June 20, 2015 archive

Die TPP, Die!

Ok, so I’m not warm and cuddly like TMC when she rails against winter.  In fact I’m not warm and cuddly at all and I have this personal space zone that can vary from a foot to miles and miles (she’s not all that warm and cuddly either which is why we get along).

Anyway what bugs me are zombies.  Ideas you kill and kill and kill and still they will not die, like all the issues on the conservative social agenda.  It’s even worse when your former friends and comrades turn on you and you understand how shallow your relationship is with them really is and how much they exploit you.


I can understand why they want them because unless you understand that you need to have some sincerity with the people you represent they will come to resent your constant lies and turn against you which ought to be the end of your miserable and dispised existence.

Me, I prefer the 32 ounce bat of ash both because it’s traditional and easy to swing, but the rules specify only the length of 42 inches and the barrel which must be no more than 2 and 3/4 inches in diameter.  Of course, a 5 iron also works.

Labor amps up pressure on key senators ahead of trade vote

By Lauren French, Politico

6/19/15 7:11 PM EDT

Officials with the Coalition to Stop Fast Track, comprised of unions and other progressive groups that oppose the trade legislation, said labor leaders plan to call senators over the weekend, as well as hold events and make phone calls to intensify opposition as the debate moves to the Senate.

It’s also expected to be the main topic of conversation when union activists huddle at AFL-CIO headquarters Monday morning for a strategy session.

“This (House) vote won’t stop us,” Communications Workers of America President Chris Shelton said. “CWA members, union members and activists from nearly every progressive group are fighting back against this sell-out by some members of Congress. We expect our representatives to listen to their constituents, and we’re taking that message to the Senate.”

Kentucky Sen. Mitch McConnell addresses the monthly meeting of the Rotary Club, Tuesday, May 26, 2015, in Elizabethtown Ky. During his speech, Sen. McConnell said he would call the Senate into session Sunday to seek action on the extension of the USA Patriot Act set to expire at midnight May 31. (AP Photo/Timothy D. Easley)

House Speaker John Boehner (R-Ohio) and Senate Majority Leader Mitch McConnell (R-Ky.) conceived an elaborate plan to resurrect the trade legislation after House Democrats thwarted it a week ago. It appears to have a decent chance of success. But there are still real hurdles, and the trade debate has already encountered many unexpected twists, giving opponents hope.

The core GOP strategy was to delink so-called Trade Promotion Authority – which would give President Barack Obama power to complete the Pacific Rim trade deal without having it be amended by Congress – from a companion measure called Trade Adjustment Assistance to help workers who lose their jobs to free trade. The decision to separate them was a direct response to the move by House Democrats to vote down the aid program last week, in order to tank the entire trade agenda.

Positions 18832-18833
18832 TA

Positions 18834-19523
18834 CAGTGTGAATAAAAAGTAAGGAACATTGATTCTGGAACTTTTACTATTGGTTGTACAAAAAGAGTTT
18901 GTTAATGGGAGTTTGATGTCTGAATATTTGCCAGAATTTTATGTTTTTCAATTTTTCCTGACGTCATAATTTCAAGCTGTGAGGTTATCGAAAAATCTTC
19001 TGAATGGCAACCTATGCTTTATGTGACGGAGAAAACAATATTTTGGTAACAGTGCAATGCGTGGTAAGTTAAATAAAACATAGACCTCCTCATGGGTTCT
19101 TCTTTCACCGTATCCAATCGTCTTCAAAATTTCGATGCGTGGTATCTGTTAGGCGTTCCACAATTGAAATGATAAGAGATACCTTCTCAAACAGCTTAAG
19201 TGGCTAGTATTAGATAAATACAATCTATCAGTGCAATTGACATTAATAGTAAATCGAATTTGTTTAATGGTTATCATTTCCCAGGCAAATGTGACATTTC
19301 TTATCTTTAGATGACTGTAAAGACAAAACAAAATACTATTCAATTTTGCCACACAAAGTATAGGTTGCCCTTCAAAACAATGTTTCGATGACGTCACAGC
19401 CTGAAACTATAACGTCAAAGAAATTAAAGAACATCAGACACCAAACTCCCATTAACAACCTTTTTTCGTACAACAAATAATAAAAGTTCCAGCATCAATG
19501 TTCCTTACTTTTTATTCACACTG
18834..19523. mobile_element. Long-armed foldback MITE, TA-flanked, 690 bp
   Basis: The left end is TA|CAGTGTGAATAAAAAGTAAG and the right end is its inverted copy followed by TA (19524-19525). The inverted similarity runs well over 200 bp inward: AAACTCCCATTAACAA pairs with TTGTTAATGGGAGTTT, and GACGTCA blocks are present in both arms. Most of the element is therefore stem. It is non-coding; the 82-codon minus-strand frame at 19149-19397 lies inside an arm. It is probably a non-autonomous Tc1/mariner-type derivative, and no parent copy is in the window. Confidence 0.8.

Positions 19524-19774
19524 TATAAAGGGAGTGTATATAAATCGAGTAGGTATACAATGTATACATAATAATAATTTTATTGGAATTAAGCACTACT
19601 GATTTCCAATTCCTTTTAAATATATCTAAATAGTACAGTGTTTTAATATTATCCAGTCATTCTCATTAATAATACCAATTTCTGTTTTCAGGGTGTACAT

The House passed TPA narrowly on Thursday, and a key vote on it is expected Tuesday in the Senate. But some pro-trade Democrats are wary of the separation strategy, seeking a guarantee from the Republican leaders that they will subsequently pass TAA. Boehner and McConnell have said they will, but several Democrats aren’t satisfied yet.

Obama and pro-trade Senate Democrats, led by Senate Finance Chairman Ron Wyden (D-Ore.), need to convince 5 to 6 Democrats to back the deal.

That’s already a hard sell, and labor is aiming to make an even tougher one.

Over the past several months, unions have threatened to support primary opponents and withhold campaign money from lawmakers who back the trade legislation. Now labor is turning its attention to the Senate.

Time to hit this with a shovel and drop a piano on it.

The Breakfast Club (Wellesley)

breakfast beers photo breakfastbeers.jpgWithout too much in preliminaries, the British Coalition’s position at Waterloo was very strong.  The rolling farmland provided plenty of opportunities for protection from direct fire in the line of sight, which is what the French had, while Coalition indirect fire (Howitzers and Mortars) was relatively unimpeded despite the fact they had fewer Artillery pieces overall.

The Coalition was in fortified defensive positions awaiting relief from the Prussians who despite their defeat at Ligny the previous day were well enough organized to field a force about half the size of the entire French army by the late evening.

For his part Napoleon had been able to interpose his army between the divided forces as he had often in the past and planned to use his interior lines of communication to defeat his enemies piecemeal.  It almost worked.

Napoleon did beat Blucher handily but was unable to inflict the level of disorganization necessary to cause his retreat.  Still, he turned his army to face Wellington and the Coalition.  The forces were evenly matched which is a disadvantage for the attacker that can only be overcome by producing uncertainty and command paralysis in the defender and exploiting the weak points that develop.

Unfortunately for Napoleon, Wellington was a General not much given to introspection and he himself was not at the top of his game.  Suffering from dehydration and cramps he had to retire from the field during a critical point in the battle and turn over direction of his army to Marshal Ney, his cavalry commander and a person of dubious loyalty and appallingly bad judgement.

Ney promptly mistook a normal rotation to reorganize damaged units as a general retreat and sent his calvalry charging in where they were predictably (and not to the credit of the same genius mentality in World Wars 1 & 2) slaughtered.